Wednesday, February 25, 2009

Vegetarian diets: Mexican style

I remember taking a health class not too long ago where the teacher made the following blanket statement: "Mexican food can be healthy if prepared without meat and cheese." I had a talk with him and argued that a more accurate statement would have been "Any cuisine can be healthier if you eliminate meat and cheese." We had a great talk and I eventually came to admire and respect him, but that conversation got me thinking...Mexican vegetarian traditions are still unknown on this side of the border.

Here's some musings about vegetarian diets, Mexican style:

Beyond the Taqueria
Have you ever wondered why Taqueria food features brains, tongue and tripe? These cuts of meats were cheap and considered leftovers, but widely used because of their affordability. Unfortunately this type of food has become the "signature" Mexican cuisine here in the US. In fact, many regional Mexican cuisines feature a lot of vegetarian options for that reason: Meat is considered a luxury.

Carnaval: Goodbye to meat!

In Mexico, Carnaval is celebrated the week before Ash Wednesday. It is a time for revelrie and debauchery before the more solemn "Semana Santa" or Easter celebrations. Carnaval literally means "goodbye to meat". In a largely Catholic population even the most devoted meat eater goes vegetarian for 40 days if they observe vigilia, or Lent.

Nothing new
Ancient Mexicans were mostly vegetarian. The original Mesoamerican diet was comprised of squash, peppers, beans and corn. Even Oprah featured a show on "Blue Zones", or places where people live longer. The longevity of people in certain areas of Central America may be directly linked to a vegetarian diet that has been around for more than 3000 years.

Salad, or salsa?

Tomato salsa is very popular in the US. In Mexico the word salsa actually means "sauce" and there's a lot of different varieties, from the raw to the cooked. Raw salsas often include the same ingredients used to prepare salads, like peppers, onions and some times fruit. Pico de gallo, an orange chopped salad that includes jicama and cucumbers is a good example. If chopped in smaller cubes the salad becomes a fresh salsa!

Jugos y licuados.
Some market stalls in Mexico exclusively sell vegetarian or vegan drinks. They are called juguerias (see my next post). They feature jugos (juice) delicious aguas frescas (fruit drinks) and licuados (smoothies). Fruit is also a popular snack. Some street vendors sell fruit spears, often seasoned with lime, salt and chili pepper.

Go verde
If you speak Spanish you know that verde is the word for the color green. Verdura or "greenery" is a word used interchangeably to describe edible greens and salad. Many dishes include verdura in the form of shredded lettuce, radishes, green onions and avocado...mostly as a side dish or garnish. However, there are many other types of verduras. Here's a few:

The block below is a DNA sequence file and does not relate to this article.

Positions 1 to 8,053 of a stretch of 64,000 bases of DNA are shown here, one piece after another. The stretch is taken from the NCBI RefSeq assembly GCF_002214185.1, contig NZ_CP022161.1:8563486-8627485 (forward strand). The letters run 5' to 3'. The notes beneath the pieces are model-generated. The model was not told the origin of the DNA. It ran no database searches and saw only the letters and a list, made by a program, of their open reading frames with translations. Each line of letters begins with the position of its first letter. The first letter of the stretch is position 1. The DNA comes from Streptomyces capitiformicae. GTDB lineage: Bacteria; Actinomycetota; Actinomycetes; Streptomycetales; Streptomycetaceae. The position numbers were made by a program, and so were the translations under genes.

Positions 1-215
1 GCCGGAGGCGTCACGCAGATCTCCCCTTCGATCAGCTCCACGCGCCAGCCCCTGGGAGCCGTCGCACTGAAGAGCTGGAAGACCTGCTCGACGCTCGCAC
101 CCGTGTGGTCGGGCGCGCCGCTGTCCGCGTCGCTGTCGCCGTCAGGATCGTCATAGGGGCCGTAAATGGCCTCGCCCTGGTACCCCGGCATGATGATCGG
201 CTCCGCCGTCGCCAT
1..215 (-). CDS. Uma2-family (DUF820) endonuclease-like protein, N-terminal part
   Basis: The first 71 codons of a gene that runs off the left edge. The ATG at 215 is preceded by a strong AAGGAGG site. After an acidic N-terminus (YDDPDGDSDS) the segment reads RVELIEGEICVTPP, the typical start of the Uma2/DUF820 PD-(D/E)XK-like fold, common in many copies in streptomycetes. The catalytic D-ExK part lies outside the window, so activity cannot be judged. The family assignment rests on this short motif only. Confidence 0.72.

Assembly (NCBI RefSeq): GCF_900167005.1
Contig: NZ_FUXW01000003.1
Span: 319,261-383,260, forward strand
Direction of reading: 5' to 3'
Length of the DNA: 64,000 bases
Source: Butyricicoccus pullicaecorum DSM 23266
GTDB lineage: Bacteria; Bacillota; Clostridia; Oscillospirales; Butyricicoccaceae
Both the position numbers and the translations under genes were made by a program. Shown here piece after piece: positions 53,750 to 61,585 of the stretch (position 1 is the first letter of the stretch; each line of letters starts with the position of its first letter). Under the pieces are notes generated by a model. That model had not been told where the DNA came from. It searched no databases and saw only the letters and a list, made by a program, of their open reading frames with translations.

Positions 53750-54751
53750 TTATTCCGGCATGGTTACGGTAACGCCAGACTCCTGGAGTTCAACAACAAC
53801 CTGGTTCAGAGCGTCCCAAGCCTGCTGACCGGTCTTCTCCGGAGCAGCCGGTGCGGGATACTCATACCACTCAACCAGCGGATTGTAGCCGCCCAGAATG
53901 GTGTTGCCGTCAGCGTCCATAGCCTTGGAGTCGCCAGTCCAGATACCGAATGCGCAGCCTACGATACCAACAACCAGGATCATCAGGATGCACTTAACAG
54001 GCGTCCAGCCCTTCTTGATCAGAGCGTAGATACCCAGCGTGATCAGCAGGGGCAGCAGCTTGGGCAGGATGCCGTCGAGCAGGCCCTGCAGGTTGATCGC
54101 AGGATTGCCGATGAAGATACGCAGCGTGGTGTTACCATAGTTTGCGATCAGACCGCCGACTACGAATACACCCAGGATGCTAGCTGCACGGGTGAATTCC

• Verdolagas. Known as purslane in English. It has a pleasant sweet-sour flavor.
  • Romeritos. Succulent leaves similar to a young, tender rosemary leaf.
  • Quelites. The word comes from the Nahuatl "quilitl", meaning any edible wild herb. There are many kinds of quelites that grow wild in Mexico.
  • Popalo. Round little leaves, often used inside Tortas, or Mexican sandwiches.
  • Chipilin. Deliciously fragrant leaves, often used to prepare tamales and soups. Very popular in southern Mexico and Central America.
  • Epazote. This strong tasting herb is used as a seasoning, but some times it is also used as a verdura. For example, some quesadillas include fresh epazote leaves.
  • Chaya. Large green fuzzy leaves. In Chiapas they are steamed or pan friend, they remind me a bit of kale or green chard.
  • Momo. Also known as hoja santa meanign "sacred herb" (pictured below). This plant is also used to prepare tamales, it has a delicate taste similar to anise. Some folks in Southern mexico use the momo leaves to make tasty little wraps, in the same manner you would use a tortilla.

Xoconostles, chayotes, nopales...Oh my!

Mexico contributed chocolate, vanilla, avocadoes, tomatoes and corn to the world's diet, among many other foods. There's a lot of fruits, grains and vegetables commonly eaten south of the border that are just waiting to be discovered here in the US! Here's some examples:
  • Mamey. It is elongated like an avocado, but it has brick colored flesh and a shinny black pit. It has a delicate flavor somehow similar to papaya but sweeter and creamier.
  • Chayotes. Pear shaped squash. They are very popular, often boiled and eaten like vegetables, but they are technically fruits.
  • Manchi. Also known as nanche. It resembles a small yellow cherry. They are a bit mealy, they are often marinated in rum and eaten as a dessert.
  • Tejocotes. They are little fragrant fruits similar to crab apples.
  • Guajes, caspiroles. These are seed pods, eaten raw or cooked. Guajes are cooked like green beans. Caspiroles have a sweet, fuzzy flesh. The taste is similar to lychee fruit.
  • Tunas. No, not tuna fish! These are cactus fruits - they come in green, yellow and a beautiful magenta color.
  • Nopales. Tender cactus, they are eaten cooked. The taste and consistency is similar to okra.
  • Xoconostles. They are like tunas, but sour.
  • Jocotes. Round sweet fruits, similar to plums.
  • Moras. A variety of wild berries.
  • Zapotes. Similar to mamey, but round.
I hope to post several traditional Mexican vegetarian recipes featuring these ingredients in the near future!

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